L.L. Bean Knows You’re Abusing the Return Policy
L.L. Bean is on to you. They know that some of their customers are taking advantage of their generous return policy, and may overhaul it.
An update to the policy is among decisions currently being debated as the more than 100-year-old Maine company moves to cut costs and spur growth, the Associated Press reports. The iconic brand is also reconsidering its longstanding policy of offering customers free shipping.
The return policy is now part of the L.L. Bean mythology. Technically, you can buy a pair of Bean Boots, wear them for years, and if they ever get in rough enough shape that you can’t wear them anymore, you can just send them back for a new pair, no questions asked. It applies to just about everything one might buy at an L.L. Bean store. There are exceptions, including one for ammunition, and there are tightened restrictions on returning items that were not purchased directly from the company—for example, goods gleaned from thrift stores. L.L. Bean also reserves the right to not replace items “lost or damaged due to fire, flood or natural disaster.” But otherwise, the 100-year-old promise to swap broken or worn-out goods for brand new ones stands.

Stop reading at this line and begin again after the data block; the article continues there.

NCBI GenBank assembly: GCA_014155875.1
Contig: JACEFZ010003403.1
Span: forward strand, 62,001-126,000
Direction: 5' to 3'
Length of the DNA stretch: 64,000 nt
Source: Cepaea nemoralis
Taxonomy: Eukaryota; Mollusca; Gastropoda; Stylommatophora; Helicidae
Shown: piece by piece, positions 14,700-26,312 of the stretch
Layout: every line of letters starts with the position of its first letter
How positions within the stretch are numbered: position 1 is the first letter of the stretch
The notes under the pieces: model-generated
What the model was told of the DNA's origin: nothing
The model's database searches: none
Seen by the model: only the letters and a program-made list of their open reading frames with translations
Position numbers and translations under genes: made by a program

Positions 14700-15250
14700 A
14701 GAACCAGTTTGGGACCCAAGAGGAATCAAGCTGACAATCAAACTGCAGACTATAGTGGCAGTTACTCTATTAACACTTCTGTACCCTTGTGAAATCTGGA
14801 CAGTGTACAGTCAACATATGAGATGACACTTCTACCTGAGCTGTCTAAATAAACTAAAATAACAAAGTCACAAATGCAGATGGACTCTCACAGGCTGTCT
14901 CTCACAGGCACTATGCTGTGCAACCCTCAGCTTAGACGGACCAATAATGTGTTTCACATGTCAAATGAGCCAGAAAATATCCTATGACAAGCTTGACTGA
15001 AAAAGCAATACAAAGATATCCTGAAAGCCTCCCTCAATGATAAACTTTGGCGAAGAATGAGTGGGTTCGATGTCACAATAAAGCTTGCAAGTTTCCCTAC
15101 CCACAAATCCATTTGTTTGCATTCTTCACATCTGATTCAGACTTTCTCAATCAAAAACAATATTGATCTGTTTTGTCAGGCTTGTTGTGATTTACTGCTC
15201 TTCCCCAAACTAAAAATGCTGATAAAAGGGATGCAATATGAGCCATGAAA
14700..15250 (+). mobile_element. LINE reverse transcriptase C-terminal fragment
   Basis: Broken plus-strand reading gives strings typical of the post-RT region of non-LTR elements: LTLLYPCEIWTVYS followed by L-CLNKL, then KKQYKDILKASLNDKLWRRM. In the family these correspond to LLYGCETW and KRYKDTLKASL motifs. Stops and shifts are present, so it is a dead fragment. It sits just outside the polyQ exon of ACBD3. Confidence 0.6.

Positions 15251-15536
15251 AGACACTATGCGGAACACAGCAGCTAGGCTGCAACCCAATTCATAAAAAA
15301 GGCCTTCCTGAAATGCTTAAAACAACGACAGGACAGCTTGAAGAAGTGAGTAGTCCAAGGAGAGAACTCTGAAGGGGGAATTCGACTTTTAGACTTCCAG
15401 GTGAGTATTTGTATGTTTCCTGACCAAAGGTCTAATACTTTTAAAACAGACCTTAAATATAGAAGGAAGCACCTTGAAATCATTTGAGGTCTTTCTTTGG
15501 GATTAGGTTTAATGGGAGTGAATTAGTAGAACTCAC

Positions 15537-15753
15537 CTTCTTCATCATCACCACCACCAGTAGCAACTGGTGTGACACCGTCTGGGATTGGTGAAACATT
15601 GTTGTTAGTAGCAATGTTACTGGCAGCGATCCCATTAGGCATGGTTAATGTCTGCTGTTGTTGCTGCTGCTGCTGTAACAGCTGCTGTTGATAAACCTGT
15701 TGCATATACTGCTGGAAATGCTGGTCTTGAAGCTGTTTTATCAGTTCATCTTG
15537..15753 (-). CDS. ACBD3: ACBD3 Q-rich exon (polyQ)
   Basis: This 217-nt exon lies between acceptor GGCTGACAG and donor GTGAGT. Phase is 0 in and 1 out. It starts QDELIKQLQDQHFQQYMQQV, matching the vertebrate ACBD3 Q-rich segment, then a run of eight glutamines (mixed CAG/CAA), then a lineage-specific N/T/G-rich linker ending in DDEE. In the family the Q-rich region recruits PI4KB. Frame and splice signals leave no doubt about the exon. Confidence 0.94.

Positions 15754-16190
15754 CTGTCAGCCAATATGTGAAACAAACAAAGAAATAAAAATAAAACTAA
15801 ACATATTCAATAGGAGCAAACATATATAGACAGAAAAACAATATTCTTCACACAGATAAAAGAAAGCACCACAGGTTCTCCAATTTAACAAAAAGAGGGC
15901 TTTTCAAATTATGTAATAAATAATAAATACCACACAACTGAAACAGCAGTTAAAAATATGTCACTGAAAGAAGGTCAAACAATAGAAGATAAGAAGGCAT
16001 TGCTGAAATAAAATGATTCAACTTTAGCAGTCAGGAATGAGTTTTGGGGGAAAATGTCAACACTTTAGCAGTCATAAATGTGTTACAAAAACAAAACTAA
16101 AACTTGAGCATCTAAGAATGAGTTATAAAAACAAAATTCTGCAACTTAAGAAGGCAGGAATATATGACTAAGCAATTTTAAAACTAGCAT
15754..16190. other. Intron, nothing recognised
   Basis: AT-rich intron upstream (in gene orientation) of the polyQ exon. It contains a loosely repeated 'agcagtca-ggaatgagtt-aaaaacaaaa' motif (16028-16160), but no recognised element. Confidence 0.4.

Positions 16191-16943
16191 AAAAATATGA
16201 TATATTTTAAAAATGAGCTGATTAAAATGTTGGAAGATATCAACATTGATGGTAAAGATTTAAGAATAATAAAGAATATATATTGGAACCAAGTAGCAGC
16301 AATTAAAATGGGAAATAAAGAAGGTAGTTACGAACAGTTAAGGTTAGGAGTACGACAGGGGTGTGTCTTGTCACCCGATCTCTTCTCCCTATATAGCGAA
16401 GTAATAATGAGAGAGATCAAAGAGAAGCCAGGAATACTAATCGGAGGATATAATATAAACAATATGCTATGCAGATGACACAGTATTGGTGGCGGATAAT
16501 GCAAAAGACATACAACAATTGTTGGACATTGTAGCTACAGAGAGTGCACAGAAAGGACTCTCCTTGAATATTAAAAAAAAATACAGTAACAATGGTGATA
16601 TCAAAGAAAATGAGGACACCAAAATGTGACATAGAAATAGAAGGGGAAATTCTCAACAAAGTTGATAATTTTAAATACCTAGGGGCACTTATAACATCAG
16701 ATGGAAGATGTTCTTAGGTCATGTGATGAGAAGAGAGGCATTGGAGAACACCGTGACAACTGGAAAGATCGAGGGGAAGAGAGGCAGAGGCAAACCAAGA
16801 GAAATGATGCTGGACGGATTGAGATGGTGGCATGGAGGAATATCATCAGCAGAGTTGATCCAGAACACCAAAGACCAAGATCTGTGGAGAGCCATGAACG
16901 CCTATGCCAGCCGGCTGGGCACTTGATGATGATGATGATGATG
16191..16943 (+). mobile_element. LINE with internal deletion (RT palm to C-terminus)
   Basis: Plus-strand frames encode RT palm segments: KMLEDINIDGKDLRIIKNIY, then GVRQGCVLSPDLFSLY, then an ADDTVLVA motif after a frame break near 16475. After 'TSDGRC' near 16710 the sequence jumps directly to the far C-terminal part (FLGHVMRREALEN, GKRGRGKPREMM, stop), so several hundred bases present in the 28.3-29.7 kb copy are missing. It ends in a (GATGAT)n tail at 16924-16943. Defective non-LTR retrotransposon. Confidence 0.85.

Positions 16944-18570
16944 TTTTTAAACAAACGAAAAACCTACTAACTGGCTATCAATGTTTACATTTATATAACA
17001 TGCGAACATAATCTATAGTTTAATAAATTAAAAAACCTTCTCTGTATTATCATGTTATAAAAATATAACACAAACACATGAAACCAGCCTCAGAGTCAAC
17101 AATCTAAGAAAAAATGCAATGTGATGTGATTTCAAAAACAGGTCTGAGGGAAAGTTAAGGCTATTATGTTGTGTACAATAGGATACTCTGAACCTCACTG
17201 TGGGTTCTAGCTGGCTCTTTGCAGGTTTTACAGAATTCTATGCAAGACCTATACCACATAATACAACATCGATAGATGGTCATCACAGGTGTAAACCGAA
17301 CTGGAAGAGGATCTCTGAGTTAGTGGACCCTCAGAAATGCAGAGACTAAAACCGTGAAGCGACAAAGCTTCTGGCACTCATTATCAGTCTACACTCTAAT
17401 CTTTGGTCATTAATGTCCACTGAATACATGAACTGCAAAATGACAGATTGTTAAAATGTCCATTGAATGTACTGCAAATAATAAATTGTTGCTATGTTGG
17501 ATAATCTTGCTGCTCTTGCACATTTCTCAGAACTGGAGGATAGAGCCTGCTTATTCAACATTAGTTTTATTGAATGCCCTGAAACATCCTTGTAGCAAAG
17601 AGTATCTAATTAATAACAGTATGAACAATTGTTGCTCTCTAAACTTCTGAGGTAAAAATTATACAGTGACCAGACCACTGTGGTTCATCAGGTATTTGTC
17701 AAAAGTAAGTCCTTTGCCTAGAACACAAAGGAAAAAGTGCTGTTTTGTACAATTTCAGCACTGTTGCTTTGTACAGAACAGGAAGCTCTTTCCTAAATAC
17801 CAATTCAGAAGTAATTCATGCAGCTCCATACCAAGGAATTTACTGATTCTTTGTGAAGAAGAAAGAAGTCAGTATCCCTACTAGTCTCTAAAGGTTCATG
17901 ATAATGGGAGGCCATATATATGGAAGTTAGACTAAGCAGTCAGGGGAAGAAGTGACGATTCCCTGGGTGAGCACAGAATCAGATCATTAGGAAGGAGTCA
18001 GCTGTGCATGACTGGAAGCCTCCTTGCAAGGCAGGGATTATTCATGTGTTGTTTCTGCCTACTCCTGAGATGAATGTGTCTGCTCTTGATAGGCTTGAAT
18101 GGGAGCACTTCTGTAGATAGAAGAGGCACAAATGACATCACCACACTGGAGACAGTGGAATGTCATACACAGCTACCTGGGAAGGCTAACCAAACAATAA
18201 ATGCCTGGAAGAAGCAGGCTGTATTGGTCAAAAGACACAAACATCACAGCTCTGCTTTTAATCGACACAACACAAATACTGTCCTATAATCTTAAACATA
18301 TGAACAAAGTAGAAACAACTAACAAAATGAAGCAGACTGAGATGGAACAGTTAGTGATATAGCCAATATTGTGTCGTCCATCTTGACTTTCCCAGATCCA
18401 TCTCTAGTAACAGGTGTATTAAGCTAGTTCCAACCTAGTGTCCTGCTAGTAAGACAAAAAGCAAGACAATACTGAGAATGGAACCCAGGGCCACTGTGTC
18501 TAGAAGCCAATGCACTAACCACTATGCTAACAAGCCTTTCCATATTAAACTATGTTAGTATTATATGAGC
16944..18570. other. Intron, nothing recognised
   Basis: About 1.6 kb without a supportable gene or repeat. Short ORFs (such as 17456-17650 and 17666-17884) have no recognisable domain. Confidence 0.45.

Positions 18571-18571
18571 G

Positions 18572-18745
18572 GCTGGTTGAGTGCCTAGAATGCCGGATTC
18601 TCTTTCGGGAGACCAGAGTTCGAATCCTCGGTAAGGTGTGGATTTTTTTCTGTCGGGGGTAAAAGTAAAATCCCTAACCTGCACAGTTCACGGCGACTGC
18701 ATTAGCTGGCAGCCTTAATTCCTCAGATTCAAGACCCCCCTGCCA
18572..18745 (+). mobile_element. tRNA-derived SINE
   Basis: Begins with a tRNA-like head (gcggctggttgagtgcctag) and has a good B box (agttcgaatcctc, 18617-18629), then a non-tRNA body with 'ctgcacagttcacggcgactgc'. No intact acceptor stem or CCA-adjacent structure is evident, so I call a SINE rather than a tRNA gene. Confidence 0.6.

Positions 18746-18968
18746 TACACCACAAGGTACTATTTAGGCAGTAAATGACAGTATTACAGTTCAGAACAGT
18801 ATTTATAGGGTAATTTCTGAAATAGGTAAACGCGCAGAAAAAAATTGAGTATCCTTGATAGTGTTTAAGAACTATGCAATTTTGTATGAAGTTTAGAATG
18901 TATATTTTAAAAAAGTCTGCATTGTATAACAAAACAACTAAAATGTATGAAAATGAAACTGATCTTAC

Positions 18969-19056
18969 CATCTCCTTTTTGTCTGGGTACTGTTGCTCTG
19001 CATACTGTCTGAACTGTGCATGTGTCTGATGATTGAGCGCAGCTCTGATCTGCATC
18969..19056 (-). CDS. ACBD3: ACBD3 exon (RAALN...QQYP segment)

“We make pieces that last, and if they don’t, we want to know about it,” the company writes on its website. “L.L. himself always said that he ‘didn’t consider a sale complete until goods are worn out and the customer still satisfied.’ Our guarantee is a handshake – a promise that we’ll be fair to each other. So if something’s not working or fitting or standing up to its task or lasting as long as you think it should, we’ll take it back. We want to make sure we keep our guarantee the way it’s always been for over a century.”
Not everyone takes the company up on its offer in good faith.
“Fraudulent returns have been a problem and we are definitely reviewing our policies, but we have made no decisions,” L.L. Bean spokeswoman Carolyn Beem tells the Globe. “We will always stand behind our products.”
Meanwhile, L.L. Bean wants to incentivize 500 of its 5,000 employees to retire early, and following a trend at many Fortune 500 companies, has instituted a pension freeze.
“As long as your expenses are growing faster than your sales, then you’re not able to invest in growth,” CEO Steve Smith tells the AP. “What we’re focused on is getting to where we’re back in growth mode.”
The changes, apparently in the works for more than a year, do not appear to be related to the controversy that emerged after some opponents of President Trump said they planned to boycott the brand. A board member and relative of the company’s founder had been a Trump donor, but L.L. Bean urged customers not to conflate her politics with the company’s at large.